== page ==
Residents face climate change flood report wait

A MAJOR flood report has been completed detailing the effects of climate change in Port Fairy but the findings will not be made public for at least another four months. 

Moyne Shire has received a finished draft of a 12-month study documenting the combined effects of rising sea levels coupled with storm tides.

The report — the Port Fairy coastal hazard assessment, has potentially major implications for home owners and future development along the coastline and the Moyne River.

However, council will not release details of the report until March next year. 

Moyne Shire director of sustainable development Oliver Moles said the findings would be reviewed by academics, while councillors would need to be briefed.

Two separate studies into the possibility of opening the south-west passage and erosion of East Beach, which are yet to be finished, will also be included in the report.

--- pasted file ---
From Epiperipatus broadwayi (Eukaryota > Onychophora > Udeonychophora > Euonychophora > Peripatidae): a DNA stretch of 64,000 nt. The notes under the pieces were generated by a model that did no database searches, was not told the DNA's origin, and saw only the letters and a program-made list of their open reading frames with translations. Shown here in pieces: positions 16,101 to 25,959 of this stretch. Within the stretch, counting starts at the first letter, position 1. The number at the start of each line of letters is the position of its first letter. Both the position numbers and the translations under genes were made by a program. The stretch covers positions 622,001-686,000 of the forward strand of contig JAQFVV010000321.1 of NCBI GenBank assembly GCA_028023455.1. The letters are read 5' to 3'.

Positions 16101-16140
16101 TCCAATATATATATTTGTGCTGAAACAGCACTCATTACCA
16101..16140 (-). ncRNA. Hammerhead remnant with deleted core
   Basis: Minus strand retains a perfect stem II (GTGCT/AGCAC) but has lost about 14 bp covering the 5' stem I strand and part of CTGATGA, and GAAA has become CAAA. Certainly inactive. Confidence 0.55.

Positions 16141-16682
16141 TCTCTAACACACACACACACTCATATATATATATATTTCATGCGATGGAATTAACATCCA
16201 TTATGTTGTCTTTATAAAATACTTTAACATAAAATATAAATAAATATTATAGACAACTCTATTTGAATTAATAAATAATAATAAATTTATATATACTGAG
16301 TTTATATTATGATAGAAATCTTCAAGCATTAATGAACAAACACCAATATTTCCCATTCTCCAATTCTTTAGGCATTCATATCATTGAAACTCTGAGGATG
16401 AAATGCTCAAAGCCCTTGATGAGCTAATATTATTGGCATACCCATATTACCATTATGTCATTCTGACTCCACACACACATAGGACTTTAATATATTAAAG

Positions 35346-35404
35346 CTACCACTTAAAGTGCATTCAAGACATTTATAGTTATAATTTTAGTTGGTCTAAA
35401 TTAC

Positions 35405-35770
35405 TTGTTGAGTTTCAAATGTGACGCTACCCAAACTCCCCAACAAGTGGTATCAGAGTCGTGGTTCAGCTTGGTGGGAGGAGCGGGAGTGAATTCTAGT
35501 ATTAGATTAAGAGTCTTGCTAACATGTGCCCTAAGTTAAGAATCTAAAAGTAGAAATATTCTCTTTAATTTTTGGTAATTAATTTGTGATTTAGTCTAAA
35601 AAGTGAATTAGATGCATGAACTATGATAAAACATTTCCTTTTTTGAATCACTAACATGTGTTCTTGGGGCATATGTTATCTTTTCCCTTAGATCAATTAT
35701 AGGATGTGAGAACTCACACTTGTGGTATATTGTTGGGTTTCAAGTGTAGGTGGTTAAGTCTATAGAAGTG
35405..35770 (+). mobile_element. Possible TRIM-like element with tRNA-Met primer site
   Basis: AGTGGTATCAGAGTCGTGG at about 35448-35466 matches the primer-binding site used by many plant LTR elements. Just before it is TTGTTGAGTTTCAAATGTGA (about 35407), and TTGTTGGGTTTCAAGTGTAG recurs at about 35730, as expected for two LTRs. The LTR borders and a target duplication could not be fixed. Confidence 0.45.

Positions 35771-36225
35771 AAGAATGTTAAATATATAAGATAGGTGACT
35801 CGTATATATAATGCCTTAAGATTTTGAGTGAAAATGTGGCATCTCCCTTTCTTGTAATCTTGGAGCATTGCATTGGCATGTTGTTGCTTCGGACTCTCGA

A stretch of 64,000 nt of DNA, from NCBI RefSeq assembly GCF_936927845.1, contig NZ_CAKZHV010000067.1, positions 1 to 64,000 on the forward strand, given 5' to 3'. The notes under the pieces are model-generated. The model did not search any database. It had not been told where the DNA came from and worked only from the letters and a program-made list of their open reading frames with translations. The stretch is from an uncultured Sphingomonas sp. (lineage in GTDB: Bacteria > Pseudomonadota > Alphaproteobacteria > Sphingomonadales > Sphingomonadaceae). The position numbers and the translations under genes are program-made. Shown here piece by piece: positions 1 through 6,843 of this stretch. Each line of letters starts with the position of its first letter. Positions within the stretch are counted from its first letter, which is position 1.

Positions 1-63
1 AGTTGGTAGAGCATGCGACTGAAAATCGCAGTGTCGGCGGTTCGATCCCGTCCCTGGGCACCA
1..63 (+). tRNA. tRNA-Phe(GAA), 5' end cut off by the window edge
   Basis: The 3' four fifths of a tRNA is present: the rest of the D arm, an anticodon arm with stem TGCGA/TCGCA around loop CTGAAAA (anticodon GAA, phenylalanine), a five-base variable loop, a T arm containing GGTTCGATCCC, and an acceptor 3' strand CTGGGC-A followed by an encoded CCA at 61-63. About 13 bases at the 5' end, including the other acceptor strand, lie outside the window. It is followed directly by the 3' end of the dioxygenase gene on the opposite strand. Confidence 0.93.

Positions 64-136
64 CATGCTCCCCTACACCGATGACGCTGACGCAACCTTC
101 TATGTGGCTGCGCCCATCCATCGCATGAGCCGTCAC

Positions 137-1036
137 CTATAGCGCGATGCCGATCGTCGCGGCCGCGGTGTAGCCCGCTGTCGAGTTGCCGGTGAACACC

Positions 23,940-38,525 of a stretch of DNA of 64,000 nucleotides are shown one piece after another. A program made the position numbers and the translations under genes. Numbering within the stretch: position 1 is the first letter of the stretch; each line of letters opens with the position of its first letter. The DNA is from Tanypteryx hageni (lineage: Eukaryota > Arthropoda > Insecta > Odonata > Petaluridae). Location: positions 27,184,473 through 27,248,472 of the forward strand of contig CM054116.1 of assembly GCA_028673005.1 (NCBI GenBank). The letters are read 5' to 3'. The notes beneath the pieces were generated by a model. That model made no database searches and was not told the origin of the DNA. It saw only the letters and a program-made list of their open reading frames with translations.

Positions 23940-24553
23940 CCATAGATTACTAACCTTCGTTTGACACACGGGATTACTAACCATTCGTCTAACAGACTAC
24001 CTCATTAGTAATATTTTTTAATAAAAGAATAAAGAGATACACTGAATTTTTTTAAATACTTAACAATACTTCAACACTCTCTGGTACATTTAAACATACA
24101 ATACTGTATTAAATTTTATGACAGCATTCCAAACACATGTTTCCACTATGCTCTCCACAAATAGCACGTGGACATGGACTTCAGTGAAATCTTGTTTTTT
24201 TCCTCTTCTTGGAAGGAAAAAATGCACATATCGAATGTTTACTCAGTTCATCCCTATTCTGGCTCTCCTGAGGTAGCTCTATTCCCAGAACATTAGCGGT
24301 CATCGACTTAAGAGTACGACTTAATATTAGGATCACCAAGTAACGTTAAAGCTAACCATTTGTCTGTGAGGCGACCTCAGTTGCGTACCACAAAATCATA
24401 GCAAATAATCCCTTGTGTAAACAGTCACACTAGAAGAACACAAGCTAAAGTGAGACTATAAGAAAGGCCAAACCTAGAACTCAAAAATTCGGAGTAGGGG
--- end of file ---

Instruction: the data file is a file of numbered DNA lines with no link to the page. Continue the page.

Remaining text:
“The biggest issue for Australian communities other than population growth is rising sea levels,” Mr Moles said.

“We’ve now received a draft report which takes into account rising sea levels and the impact on the loch (Moyne River).”

Speaking to The Standard this week Mr Moles remained tight-lipped on the extent of rising sea levels in Port Fairy. 

But he foreshadowed public meetings early next year  after the reports were  completed and council was confident in the accuracy of the findings. 

“In March next year we’ll start talking to the community. We’re trying to do this sensibly,” he said. 

“There will be some solid discussion that needs to occur.” 

Port Fairy was one of five seaside townships included in a state government-funded study to plot the future of the Victorian coastline. 

Moyne Shire committed about $40,000 to the study undertaken by New South Wales-based Water Research Laboratories. 

“The findings in Port Fairy will raise significant issues for other communities along the coast,” Mr Moles said. 

“If the sea is rising and it’s attacking the sand dunes then the community will need to adapt.” 

Numerous studies have been conducted into flooding in Port Fairy, including a recent announcement by the state government to fund a $90,000 flood warning and intelligence extension project. 

s.mccomish@fairfaxmedia.com.au

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